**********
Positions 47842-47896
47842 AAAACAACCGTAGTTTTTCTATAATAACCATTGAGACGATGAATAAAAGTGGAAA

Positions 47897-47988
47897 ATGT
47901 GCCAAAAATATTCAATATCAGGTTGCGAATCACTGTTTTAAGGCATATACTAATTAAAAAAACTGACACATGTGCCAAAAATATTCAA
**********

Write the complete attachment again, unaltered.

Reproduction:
Positions 47842-47896
47842 AAAACAACCGTAGTTTTTCTATAATAACCATTGAGACGATGAATAAAAGTGGAAA

Positions 47897-47988
47897 ATGT
47901 GCCAAAAATATTCAATATCAGGTTGCGAATCACTGTTTTAAGGCATATACTAATTAAAAAAACTGACACATGTGCCAAAAATATTCAA